Today is my birthday. I took the day off from work, but I still plan on posting something. That said, it’s my damn birthday, so I’m taking it easy today. I figured I’d just throw together some smaller snippets to make today’s blog post.
I read a great piece this morning by JT Eberhard, I am voting for Obama. So should you. I wish that I could make every conservative I know read every last word of this piece. It highlights several of the problems that I have with Obama, and why I’m voting for him anyway (spoiler alert: it’s because Romney would be much, much worse). I’m not happy with drones killing people halfway around the world, with the idea of people being indefinitely detained, and with how secretive his administration can be, especially since he ran on a platform of more transparent government. However, I would be just as (if not more) disappointed with these things under President Romney, and there would be the added uncertainty of having a religious zealot in the White House who wants to decimate many of the safety nets and social progress we’ve won since the early 1900s.
One of my favorite sites, Photography Is Not A Crime, recently relaunched. The photographer that runs the site, a man by the name of Carlos Miller, is one of my personal heroes. Not because of his photography, which is good, but rather because he tirelessly fights for the rights of photographers, earning him the attention of the Miami-Dade police department. He’s currently involved in a lawsuit against them, stemming from an allegedly unlawful arrest while he was covering Occupy protests back in January. The police deleted footage from his camera that would have proven what actually happened, but Carlos was able to recover it with specialty software. His court date is current set for November 7.
Police and government accountability is an area of great interest to me. I think that those with authority have a responsibility to use it both ethically and lawfully, and we have an obligation to hold them accountable if they do not. In the several years that I’ve been closely following stories of police brutality, I’ve seen pictures and videos that have turned my stomach and that have, quite frankly, diminished my trust in those who are appointed to protect us. Of all the stories I’ve seen– beatings, execution, excessive force, coverups– absolutely nothing compares to this recent story from New York, where a police officer was arrested and charged with conspiring to kidnap, torture, cook and eat women.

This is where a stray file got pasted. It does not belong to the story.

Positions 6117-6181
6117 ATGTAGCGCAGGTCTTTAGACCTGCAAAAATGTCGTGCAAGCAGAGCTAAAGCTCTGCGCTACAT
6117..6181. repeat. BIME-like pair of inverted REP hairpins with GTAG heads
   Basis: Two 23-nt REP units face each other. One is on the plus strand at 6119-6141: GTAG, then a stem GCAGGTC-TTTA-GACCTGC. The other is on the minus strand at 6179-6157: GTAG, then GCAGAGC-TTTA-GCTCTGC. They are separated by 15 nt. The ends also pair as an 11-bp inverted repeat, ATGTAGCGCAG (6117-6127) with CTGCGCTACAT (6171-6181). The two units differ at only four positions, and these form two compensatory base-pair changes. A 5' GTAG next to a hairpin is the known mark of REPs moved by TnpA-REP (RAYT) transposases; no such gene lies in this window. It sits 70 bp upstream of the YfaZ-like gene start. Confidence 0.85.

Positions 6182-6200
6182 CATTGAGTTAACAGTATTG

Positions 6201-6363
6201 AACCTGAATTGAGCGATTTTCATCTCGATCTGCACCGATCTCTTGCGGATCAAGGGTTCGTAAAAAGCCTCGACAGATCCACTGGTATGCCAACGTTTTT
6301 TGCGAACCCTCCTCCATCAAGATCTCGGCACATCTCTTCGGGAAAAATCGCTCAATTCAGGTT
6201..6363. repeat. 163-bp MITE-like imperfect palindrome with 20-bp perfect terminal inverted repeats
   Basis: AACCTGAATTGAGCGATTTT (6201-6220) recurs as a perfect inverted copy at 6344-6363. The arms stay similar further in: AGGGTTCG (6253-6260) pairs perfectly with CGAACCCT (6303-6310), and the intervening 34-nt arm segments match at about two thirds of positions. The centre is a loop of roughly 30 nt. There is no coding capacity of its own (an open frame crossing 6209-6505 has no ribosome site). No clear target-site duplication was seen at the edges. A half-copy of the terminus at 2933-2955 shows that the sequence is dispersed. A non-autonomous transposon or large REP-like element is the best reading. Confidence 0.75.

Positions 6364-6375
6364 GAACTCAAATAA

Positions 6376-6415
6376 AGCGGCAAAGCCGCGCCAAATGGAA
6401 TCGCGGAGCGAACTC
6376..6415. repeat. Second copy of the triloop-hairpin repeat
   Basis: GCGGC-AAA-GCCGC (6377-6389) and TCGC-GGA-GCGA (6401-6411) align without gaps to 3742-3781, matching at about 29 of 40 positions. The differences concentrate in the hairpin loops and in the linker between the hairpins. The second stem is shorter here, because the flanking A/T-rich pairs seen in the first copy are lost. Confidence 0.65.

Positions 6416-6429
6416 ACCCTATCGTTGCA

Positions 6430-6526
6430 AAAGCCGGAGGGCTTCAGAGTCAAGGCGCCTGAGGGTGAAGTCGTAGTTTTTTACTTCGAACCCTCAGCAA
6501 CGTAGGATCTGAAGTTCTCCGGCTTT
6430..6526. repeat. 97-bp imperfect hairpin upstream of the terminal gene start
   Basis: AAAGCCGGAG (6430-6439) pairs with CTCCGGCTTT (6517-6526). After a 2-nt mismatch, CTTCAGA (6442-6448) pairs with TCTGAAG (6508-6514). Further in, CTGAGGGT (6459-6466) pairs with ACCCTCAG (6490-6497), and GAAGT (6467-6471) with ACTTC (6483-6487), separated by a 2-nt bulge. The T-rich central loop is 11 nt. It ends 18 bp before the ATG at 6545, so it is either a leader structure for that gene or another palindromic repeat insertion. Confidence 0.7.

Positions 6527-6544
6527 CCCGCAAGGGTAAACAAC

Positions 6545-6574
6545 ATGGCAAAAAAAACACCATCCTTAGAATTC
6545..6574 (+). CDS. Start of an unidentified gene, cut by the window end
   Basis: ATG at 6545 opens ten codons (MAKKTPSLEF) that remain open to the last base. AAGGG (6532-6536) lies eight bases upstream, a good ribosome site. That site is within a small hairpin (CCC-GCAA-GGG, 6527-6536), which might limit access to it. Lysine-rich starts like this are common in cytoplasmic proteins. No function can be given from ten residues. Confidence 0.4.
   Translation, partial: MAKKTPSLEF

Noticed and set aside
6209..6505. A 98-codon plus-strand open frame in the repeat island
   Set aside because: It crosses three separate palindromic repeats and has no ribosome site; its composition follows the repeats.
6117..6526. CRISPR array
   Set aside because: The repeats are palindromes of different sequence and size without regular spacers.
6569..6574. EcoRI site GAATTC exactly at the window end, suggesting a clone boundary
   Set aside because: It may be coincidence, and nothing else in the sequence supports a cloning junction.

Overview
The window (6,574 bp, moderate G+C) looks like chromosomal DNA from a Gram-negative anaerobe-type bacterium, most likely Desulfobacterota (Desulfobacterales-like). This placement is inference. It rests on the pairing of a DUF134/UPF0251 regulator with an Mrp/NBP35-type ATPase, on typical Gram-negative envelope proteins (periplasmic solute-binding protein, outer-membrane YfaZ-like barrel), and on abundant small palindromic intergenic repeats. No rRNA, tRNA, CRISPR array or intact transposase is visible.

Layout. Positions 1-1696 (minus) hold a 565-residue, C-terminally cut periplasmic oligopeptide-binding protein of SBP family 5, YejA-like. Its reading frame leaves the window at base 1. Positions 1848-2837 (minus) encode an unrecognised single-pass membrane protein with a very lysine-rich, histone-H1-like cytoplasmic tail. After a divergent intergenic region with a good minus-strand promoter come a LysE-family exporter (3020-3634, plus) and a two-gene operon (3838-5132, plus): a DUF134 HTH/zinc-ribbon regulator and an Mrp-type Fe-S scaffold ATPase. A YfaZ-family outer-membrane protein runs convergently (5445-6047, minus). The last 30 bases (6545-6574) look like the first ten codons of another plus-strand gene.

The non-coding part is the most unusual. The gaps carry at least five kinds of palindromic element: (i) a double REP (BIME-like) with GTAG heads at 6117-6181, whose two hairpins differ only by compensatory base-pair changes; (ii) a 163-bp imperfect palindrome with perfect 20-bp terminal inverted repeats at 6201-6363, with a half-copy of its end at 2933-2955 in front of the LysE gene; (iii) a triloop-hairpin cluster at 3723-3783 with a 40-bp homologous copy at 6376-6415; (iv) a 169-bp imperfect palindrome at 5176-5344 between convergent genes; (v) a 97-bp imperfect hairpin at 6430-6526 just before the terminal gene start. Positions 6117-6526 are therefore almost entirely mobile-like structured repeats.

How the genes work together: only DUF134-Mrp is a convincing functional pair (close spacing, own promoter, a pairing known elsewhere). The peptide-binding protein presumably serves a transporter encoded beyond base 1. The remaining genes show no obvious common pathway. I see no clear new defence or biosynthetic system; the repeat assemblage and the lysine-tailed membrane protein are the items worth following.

Investigators uncovered a file on Valle’s computer containing the names and pictures of at least 100 women, and the addresses and physical descriptions of some of them, according to the complaint. It said he had undertaken surveillance of some of the women at their places of employment and their homes.
In an excerpt of a July online conversation with an unnamed co-conspirator, Valle is quoted in the complaint as saying:
“I can just show up at her home unannounced. It will not alert her, and I can knock her out, wait until dark and kidnap her right out of her home. I was thinking of tying her body onto some kind of apparatus … cook her over a low heat, keep her alive as long as possible.”
I’m not going to offer much commentary on this one, just read the article. Life truly is stranger than fiction, and there are a lot of fucked up people in the world.
Stay safe out there, friends. Here’s to another year.
This has been Day 29 (happy birthday to me!) of my blog-a-day goal for the month of October. I hope to write 500 words or more per day, or ~15,000 for the month, to get myself in the habit of writing every day. How do you keep yourself motivated for creative pursuits? It’s definitely something I find difficult.